I haven’t composed a blog post in a long time. It’s easier to post fun things like cover reveals and quizzes and games. Not because those things take less time—making those Derby Daredevils quizzes and learning how to code them took WEEKS—but because I don’t have to be as vulnerable in those moments. I get to sit back and have fun, like stepping into a roller coaster cart and letting the ride shuttle me across the park. With blog posts, it feels like I’m the engine pushing the cart up every. single. climb.
Even so, blog posts are good for me. It’s important to step out from behind the curtain, or at least yank it back every now and then so I don’t become a caricature of the happy-go-lucky writer. Last year I wrote about writing rejections and infertility. This year, I’m going to write about what it’s like to have the moment you’ve been waiting for your entire life crushed under a worldwide emergency.
But don’t worry. It’s not all bad. I’ll explain.
First, I do need to point out that the blog post I had planned for this month was not going to be about cancelled events, closed bookstores, and sheltering-in-place. It was going to be about my debut book—THE DERBY DAREDEVILS: KENZIE KICKSTARTS A TEAM.
Luckily, over the past few weeks I have gotten to share a lot about my work and the process behind it. If you pop over to my Press Kit page and scroll all the way down, I have 11 (!) new interviews & guest posts up, all about the Daredevils! You can find embarrassing childhood photos of me in a leotard (NOT underwear. It’s a leotard. I promise) as well as my impassioned opinions about queer themes in middle grade books and what it actually means to be “athletic” versus what I thought it meant in middle school. You’ll find all of that and more over there. But stay here for the vulnerable and timely wallowing.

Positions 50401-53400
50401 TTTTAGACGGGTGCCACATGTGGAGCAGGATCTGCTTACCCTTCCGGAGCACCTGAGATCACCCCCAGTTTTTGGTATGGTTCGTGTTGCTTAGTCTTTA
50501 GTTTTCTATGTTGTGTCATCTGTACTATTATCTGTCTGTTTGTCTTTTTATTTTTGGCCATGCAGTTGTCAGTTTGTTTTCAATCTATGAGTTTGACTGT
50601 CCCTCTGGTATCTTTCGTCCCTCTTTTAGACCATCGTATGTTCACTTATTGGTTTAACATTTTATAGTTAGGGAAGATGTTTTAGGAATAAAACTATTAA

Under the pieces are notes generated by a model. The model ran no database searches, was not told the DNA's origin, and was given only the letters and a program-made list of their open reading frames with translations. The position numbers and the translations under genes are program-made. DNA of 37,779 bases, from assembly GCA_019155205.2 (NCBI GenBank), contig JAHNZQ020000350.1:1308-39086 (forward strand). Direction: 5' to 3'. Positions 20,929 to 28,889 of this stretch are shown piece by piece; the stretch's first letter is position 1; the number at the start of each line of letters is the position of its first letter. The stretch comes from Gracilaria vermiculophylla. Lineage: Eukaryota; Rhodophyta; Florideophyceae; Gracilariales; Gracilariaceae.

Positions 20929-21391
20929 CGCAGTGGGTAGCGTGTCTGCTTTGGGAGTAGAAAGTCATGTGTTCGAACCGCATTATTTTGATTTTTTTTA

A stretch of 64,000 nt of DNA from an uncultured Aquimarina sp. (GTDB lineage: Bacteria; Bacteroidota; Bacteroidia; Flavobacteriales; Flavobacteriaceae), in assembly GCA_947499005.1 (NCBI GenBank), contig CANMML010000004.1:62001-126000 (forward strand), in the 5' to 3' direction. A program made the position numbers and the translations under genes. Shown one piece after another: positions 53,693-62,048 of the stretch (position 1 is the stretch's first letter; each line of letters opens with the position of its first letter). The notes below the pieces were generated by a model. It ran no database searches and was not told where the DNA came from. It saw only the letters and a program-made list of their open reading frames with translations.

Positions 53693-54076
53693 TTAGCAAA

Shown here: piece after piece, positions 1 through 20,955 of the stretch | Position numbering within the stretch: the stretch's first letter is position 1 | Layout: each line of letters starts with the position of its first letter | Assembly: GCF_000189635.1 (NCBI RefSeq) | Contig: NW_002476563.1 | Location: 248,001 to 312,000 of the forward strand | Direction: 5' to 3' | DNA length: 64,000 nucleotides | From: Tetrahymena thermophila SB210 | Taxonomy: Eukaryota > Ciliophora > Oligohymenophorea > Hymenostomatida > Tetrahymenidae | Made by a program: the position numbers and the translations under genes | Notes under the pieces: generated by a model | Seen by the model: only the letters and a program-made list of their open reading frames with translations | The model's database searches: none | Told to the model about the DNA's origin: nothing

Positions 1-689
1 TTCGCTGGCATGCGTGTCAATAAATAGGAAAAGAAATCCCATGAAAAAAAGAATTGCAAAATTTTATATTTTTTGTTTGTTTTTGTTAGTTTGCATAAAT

On the first day of March, I was composing a super duper enthusiastic newsletter for subscribers. The letter included the schedule for my debut week in Austin, along with a list of fun things attendees could do in Austin if they were traveling to any of the events.
The night before I sent that email out, things changed. I rewrote the letter, now discouraging anyone from flying in. The next day, things changed again. I cancelled my trip even though we were driving instead of flying. Things kept changing. A few days later, the bookstore I was set to appear in cancelled the rest of the month’s events. My partner was abruptly asked not to go into work again if he could work from home. I stopped seeing my in-town friends. I stopped seeing my parents.
On the last day of March, I was throwing a fit about having to leave the house for a very necessary prenatal appointment. I hadn’t left the house in over two and a half weeks, and was terrified of venturing out.
Oh, how so much changed in one month.
I don’t need to tell you this, of course. Congratulations—we’re all living through history together! This is one of those moments, one of those times where the Before and After will be sharply defined thanks to this global pandemic. I’m not sure I will ever think of handshakes or large gatherings the same way again. That’s not necessarily a bad thing… but it is a thing.
My fear and confusion over the events that transpired in March was shared by so many people. Yet my particular perspective in all this was from the place of a debuting author.
Around a year ago, and up until the beginning of the month, I had thought the third week of March 2020 might possibly be the best week of my entire life. I had dreamed of being a published author since I was seven. Of course, I have to note here that the core of that dream is having a bound book sitting on the shelf. I am so incredibly fortunate to look up at my shelf right now and see that bound book—my book! Nothing can take that away and I know that.